Last Updated January 18, 2001 14:06
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Cultural forums: pseudonym for Syria’s new political activities


Open discussion forums represent opening up of Syrian society.


By Maher Chmaytelli - DAMASCUS

Open forums where political issues can be freely debated are growing in number in Syria, representing the increasing openness sparked by the accession of Bashar al-Assad to the presidency.

There are some 10 well established discussion forums held in the capital Damascus, which has a population of four million. They are held in people's houses, and according to economist Aref Dalila who attends them, "there are clear calls for freedoms, in the context of the law and the constitution".

Forums are also held in other towns and cities and "reflect the transition from a period of bans to a period of openness which could result in future in laws covering political activity" outside the government, he says.

The format of these discussion sessions has evolved gradually because of "the limitations imposed on the media which only covered government policies" and of "the ban on all organised non-governmental activity, be it political or union-based," he adds.

The precursors to these forums first saw the light of day under the late president Hafez al-Assad, the father of the current head of state. The first began functioning in 1986 and was run by the Association of Economists, but its debates were limited to the economic running of the country, according to Dalila.

The move to political debate occurred after the accession of Bashar al-Assad in July, a month after the death of his father.

"Prior to that, any criticism on the political front (meaning of the authorities) was couched in reference to the economy," Dalila says. "Now, we start with the political element."

Discussion in these forums normally starts with a lecture on a particular theme, followed by contributions from the floor, made up primarily of intellectuals and academics.

The most recent group to be formed in Damascus is "Jamal Atassi's forum of democratic dialogue." The first meeting, held on January 14, focussed on political reform with more than 200 people, including former political prisoners, taking part in a house so overcrowded that people had to sit on the staircases.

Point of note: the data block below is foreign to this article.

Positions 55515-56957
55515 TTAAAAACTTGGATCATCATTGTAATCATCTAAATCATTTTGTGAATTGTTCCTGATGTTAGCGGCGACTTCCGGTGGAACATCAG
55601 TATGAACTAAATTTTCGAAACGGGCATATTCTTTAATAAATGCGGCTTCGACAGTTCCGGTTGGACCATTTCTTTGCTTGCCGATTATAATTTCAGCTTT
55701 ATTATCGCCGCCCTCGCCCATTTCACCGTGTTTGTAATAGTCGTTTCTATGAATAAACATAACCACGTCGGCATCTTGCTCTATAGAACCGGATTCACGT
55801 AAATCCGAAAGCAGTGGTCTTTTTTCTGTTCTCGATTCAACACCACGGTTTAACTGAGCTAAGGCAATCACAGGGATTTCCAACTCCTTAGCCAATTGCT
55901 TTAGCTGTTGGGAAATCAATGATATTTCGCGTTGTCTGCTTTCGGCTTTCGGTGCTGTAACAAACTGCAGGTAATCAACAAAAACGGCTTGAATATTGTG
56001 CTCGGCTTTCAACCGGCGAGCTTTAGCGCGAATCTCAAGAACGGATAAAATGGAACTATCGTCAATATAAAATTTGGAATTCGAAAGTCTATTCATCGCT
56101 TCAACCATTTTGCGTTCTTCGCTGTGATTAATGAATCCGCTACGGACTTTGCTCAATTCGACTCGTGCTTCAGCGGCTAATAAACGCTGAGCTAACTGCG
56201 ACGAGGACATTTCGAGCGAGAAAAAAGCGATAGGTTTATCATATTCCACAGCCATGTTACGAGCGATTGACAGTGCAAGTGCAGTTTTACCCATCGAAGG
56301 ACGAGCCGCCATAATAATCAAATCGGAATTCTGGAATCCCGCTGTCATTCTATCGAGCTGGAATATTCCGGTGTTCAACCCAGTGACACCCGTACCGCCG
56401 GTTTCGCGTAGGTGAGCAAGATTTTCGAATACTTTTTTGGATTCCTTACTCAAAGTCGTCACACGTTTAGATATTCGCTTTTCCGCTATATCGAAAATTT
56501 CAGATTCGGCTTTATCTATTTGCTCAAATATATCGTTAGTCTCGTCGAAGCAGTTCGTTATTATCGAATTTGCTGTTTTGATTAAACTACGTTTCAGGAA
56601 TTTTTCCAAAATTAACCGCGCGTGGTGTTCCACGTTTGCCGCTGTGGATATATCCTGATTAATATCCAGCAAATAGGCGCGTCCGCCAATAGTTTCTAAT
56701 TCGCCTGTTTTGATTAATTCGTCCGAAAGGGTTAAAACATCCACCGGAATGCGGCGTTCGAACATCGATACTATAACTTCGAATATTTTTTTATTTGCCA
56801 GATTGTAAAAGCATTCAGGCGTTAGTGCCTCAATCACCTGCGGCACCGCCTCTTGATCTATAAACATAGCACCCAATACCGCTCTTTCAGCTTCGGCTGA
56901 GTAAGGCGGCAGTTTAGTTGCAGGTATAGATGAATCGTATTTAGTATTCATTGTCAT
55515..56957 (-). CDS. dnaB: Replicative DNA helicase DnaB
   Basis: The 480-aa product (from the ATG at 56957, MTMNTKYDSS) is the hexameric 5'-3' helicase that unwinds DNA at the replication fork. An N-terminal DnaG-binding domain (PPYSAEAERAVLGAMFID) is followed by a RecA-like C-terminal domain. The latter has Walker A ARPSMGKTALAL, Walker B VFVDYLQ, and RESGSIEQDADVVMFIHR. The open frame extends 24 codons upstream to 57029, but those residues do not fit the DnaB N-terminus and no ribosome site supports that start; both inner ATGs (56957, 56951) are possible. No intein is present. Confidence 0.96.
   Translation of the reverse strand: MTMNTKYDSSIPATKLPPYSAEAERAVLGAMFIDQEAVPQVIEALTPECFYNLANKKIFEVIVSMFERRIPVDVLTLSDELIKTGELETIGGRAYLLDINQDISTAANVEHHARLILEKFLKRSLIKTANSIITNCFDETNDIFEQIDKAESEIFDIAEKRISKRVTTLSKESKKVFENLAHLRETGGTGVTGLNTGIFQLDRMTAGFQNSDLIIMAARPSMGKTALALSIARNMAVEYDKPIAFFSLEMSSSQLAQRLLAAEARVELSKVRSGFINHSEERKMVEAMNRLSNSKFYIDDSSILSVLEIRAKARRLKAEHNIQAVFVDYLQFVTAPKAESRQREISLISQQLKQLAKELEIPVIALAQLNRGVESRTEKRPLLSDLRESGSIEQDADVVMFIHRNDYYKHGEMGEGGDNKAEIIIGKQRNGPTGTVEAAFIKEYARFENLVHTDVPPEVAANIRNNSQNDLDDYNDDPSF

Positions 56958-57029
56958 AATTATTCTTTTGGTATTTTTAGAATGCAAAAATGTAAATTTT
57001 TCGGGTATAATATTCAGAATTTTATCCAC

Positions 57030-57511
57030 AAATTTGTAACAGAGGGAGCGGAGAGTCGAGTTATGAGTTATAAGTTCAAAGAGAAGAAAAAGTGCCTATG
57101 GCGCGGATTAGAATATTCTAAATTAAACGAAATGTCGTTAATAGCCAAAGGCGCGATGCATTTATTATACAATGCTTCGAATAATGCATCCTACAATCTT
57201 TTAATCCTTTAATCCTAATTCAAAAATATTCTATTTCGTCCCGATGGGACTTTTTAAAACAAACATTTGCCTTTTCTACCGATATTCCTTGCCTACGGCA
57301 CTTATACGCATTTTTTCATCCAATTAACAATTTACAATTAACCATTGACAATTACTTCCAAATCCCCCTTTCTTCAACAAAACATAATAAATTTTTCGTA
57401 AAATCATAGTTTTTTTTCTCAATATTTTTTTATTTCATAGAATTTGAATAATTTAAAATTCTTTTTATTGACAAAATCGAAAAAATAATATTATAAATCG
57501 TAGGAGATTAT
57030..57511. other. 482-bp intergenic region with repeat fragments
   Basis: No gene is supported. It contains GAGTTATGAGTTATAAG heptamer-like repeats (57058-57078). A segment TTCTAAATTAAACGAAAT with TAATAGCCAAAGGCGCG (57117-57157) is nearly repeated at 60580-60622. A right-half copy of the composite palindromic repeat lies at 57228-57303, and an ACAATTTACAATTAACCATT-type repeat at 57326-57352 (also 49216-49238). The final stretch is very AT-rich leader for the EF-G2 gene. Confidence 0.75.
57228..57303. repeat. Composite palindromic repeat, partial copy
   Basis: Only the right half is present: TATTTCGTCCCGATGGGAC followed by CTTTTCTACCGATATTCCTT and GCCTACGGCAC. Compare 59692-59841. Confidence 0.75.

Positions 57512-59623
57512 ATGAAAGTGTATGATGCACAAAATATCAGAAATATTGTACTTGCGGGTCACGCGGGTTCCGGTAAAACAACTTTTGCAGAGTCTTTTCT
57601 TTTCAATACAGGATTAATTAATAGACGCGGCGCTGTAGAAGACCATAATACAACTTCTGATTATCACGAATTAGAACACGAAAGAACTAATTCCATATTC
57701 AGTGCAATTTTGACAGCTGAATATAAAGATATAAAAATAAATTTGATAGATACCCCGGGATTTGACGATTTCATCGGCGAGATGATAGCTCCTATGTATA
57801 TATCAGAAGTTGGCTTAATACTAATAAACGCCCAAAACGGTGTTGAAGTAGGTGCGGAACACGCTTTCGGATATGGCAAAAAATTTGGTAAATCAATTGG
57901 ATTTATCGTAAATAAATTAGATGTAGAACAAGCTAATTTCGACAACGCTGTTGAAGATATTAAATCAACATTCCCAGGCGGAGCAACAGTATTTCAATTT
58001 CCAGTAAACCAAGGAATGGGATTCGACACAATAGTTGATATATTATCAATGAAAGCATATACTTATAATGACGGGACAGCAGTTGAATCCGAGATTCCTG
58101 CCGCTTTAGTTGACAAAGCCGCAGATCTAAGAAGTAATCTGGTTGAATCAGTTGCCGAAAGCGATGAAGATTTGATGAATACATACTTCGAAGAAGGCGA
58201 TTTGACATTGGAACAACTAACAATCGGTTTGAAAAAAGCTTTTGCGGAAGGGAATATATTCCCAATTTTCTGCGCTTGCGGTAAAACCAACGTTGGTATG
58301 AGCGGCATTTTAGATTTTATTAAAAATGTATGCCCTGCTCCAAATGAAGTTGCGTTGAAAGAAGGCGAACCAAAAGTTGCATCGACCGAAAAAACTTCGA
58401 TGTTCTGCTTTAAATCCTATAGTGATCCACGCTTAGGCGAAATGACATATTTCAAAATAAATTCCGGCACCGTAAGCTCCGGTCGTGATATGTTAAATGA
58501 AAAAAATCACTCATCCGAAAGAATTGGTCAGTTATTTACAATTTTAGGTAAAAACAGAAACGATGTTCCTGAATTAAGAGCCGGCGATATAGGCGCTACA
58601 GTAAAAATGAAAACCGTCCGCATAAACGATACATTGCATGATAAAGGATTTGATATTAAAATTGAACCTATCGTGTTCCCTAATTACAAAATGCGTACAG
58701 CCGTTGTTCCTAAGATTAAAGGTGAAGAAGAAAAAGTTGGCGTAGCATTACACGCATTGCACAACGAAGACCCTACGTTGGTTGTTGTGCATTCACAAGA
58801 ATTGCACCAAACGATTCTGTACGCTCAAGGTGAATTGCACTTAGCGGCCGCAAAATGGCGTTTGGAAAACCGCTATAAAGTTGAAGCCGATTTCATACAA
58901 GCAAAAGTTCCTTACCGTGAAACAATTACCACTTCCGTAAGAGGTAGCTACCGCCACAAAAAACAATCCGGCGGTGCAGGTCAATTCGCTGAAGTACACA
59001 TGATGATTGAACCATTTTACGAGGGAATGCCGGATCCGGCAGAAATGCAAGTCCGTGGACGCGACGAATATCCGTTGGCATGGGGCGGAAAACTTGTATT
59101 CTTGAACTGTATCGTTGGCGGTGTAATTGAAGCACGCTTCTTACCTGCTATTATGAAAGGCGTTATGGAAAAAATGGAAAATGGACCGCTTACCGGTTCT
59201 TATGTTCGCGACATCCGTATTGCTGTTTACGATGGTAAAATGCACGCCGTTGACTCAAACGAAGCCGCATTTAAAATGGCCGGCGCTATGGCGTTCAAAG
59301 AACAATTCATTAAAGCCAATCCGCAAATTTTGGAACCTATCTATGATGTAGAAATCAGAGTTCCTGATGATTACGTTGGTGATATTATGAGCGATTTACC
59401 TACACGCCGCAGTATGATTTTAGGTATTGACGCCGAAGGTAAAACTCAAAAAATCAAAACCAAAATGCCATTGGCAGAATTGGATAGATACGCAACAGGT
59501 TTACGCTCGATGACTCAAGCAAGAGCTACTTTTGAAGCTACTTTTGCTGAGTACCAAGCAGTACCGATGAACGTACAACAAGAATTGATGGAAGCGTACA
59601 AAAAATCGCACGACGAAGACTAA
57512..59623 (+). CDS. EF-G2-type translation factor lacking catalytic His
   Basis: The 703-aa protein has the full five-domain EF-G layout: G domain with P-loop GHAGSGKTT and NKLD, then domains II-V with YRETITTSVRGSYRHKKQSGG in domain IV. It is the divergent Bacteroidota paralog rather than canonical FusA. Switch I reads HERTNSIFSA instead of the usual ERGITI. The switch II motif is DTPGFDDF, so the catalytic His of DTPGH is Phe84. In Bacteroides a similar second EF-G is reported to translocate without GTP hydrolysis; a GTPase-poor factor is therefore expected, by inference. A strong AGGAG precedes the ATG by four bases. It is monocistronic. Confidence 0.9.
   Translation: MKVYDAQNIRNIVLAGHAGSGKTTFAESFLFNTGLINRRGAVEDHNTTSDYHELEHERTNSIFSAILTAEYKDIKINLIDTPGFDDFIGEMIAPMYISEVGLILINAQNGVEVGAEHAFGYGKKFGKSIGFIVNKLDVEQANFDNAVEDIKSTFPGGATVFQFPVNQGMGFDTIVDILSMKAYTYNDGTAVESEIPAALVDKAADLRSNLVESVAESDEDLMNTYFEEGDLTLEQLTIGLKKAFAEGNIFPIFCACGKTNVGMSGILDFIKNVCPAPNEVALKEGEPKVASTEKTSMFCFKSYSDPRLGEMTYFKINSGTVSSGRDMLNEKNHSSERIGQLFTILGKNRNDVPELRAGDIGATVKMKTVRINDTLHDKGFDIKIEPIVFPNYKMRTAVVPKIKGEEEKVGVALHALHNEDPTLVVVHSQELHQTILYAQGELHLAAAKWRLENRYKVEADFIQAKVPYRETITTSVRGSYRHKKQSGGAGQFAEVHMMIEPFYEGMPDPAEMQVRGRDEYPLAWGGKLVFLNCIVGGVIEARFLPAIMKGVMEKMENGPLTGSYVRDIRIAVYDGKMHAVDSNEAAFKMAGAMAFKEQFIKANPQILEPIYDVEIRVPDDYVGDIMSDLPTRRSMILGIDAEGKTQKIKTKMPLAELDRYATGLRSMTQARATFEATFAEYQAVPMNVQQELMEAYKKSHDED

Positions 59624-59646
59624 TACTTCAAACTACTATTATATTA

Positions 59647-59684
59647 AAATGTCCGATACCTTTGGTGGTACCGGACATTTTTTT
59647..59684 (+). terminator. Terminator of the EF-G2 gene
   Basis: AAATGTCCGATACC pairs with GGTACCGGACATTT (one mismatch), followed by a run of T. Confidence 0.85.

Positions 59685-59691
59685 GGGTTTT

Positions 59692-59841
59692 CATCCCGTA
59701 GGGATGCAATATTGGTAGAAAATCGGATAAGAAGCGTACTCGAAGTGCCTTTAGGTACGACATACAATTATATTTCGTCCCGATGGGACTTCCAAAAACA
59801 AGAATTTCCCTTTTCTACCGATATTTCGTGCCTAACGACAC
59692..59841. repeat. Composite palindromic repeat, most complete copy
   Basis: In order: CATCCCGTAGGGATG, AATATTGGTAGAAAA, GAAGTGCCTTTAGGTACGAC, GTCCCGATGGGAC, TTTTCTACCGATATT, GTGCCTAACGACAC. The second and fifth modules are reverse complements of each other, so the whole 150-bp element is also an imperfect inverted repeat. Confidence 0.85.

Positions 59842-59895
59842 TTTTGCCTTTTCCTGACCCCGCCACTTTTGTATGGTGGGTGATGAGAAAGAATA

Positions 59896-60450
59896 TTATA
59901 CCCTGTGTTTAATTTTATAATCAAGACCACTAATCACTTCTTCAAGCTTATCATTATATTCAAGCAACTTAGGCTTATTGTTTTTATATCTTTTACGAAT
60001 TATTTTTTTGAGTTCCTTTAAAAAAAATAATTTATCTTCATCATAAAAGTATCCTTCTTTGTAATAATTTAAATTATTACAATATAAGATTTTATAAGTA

Jamal Atassi, who died in March 2000, was one of the first members of the pan-Arab Baath party which took power in Syria in 1963. He reverted to the Nasserite tendency in the 1960's and at the end of the 70s declared his opposition to the regime of Hafez al-Assad, which nonetheless tolerated him as he confined his activities to an intellectual context.

"The forums represent a healthy development. They allow for dialogue. You can listen to other people's ideas," says his daughter Sarab Atassi, who is an historian specialising on the old city of Damascus and helped organise the first conference.

Dalila says that only one forum has been officially approved by the authorities. That is run by a Baathist member of parliament, Suheir Rayyes, in the port city of Latakia in the north-west of the country.

Rayyes confirms she got the green light in August 2000, but does not know if she is the only one in that position. She says that it is a "cultural forum" and that the lectures, which will start in a month's time, will not be addressing political issues.

The ideas raised in the political meetings are not totally ignored by the official press. The Ath-Thawra daily, which runs an opinion column called "questions" every Saturday, includes ideas raised by intellectuals taking part in the forums.

However, it is difficult to work out just what impact these ideas have on the population at large.


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